Large Latin American Economies Struggling to Compete with Global Peers

Though more and more executives in the United States embrace nearshoring, Latin America still, by some measures, lacks ideal locations to provide services. The recently released 2016 IMD World Competitiveness Center rankings, for example, show that the biggest economies from the region just don’t match up with others across the world.

IMD World Competitiveness RankingOnly Chile made the Switzerland-based research organization’s top 40 in its ranking of the world’s most economically competitive countries. Of 61 nations analyzed, Chile finished 36th, while Mexico (45th), Colombia (51st) Brazil (56th), Argentina (55th), and Venezuela (61st) all finished in the bottom third. This mirrors the results from last year, further highlighting how these nations are struggling to get out of their current ruts.

“The public sector continues to be a drag on these economies,” said Arturo Bris, director of the IMD World Competitiveness Center. “It’s notable that Chile is the only Latin American economy not in the bottom 20, and that Argentina is alone among the region’s nations in improving its position since last year.”

Bris added that he believes that onerous regulations, poor infrastructure, and ineffective institutions are what hold back the large economies in Latin America. By contrast, those that fared well in the rankings share some similar qualities.

“The common pattern among all of the countries in the top 20 is their focus on business-friendly regulation, physical and intangible infrastructure, and inclusive institutions,” said Bris. “At the present time no Latin American economy comes close to possessing these qualities to anything like the extent required to make significant progress up the ranking.”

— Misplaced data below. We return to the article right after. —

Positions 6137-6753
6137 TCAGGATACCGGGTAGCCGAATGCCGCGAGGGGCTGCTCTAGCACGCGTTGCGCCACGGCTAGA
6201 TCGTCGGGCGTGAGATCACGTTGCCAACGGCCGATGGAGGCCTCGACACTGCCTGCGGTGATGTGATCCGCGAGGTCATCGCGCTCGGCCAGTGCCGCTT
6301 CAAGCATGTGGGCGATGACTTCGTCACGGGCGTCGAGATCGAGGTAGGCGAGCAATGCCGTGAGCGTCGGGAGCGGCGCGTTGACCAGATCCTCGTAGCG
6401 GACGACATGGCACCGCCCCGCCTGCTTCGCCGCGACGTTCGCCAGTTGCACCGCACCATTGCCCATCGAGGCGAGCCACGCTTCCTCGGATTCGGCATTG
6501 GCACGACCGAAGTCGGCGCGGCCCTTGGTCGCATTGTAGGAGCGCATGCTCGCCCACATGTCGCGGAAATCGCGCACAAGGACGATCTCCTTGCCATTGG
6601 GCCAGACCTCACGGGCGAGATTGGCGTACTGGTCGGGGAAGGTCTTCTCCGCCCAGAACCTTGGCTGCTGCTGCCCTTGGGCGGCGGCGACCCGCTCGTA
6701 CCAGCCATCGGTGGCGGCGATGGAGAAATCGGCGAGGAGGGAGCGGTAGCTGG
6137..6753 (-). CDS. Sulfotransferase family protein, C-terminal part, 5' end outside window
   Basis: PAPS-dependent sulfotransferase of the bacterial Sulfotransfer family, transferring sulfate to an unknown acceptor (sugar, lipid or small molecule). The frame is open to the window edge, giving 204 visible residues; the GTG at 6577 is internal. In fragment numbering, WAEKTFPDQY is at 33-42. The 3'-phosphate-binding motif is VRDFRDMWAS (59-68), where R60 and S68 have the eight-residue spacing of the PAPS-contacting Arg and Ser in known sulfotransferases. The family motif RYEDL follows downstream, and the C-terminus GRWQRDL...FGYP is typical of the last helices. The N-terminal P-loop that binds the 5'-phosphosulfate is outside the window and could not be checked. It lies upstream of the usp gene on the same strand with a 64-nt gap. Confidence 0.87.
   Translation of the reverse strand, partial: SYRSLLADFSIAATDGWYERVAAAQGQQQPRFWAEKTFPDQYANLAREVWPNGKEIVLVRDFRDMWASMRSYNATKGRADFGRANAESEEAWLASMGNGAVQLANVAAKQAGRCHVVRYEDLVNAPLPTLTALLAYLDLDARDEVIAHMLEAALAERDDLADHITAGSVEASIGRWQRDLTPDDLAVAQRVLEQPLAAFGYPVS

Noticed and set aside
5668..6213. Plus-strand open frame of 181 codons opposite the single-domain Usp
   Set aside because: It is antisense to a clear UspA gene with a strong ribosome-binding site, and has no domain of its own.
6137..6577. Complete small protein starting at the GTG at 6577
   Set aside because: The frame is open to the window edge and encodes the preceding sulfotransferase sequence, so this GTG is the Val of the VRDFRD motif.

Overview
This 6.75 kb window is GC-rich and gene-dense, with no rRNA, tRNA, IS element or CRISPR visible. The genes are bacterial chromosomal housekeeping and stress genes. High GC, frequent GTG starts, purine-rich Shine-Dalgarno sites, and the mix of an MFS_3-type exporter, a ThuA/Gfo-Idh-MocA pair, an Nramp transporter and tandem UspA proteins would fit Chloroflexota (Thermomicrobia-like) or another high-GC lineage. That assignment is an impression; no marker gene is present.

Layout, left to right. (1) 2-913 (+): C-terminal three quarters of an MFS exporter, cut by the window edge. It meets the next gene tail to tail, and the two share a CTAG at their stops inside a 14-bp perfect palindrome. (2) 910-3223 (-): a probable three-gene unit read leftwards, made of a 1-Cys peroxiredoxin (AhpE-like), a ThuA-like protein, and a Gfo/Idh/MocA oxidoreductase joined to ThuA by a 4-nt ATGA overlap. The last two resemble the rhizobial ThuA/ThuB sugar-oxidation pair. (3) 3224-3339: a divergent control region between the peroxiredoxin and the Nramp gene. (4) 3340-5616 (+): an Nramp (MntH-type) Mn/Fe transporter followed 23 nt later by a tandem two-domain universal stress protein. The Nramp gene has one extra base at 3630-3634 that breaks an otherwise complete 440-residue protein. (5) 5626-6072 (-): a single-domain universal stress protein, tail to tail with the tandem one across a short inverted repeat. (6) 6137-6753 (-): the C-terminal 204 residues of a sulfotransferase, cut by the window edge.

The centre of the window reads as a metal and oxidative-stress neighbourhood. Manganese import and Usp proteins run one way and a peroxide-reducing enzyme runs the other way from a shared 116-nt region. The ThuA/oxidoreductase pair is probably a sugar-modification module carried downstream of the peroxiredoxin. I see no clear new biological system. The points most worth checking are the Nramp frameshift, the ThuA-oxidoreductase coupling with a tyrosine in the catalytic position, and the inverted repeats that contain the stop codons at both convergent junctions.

As the large economies in the region continue to show meager progress, others in the Caribbean are starting to stand out.

Despite its small size, Trinidad and Tobago outranked larger locations in the Americas in many key areas of the World Economic Forum’s most recent Global Competitiveness Index. It placed 42nd in terms of electricity and telephone infrastructure, above Costa Rica (46th), Chile (50th), Panama (60th), Brazil (69th), Colombia (72nd), Guatemala (73), Ecuador (79th), Argentina (83rd), and Mexico (86th).

Out of 144 countries, it also ranked 24th in the WEF’s legal rights index, 34th in terms of soundness of banks, and 42nd for trustworthiness and confidence in the financial sector.

When analyzing all the giant economies across the world, it is hard for a Caribbean island nation to land on top of the rankings. But there is a lot of evidence that Trinidad and Tobago is a great alternative to some of the bigger countries in the Americas that are struggling to diversify their economies away from commodities.

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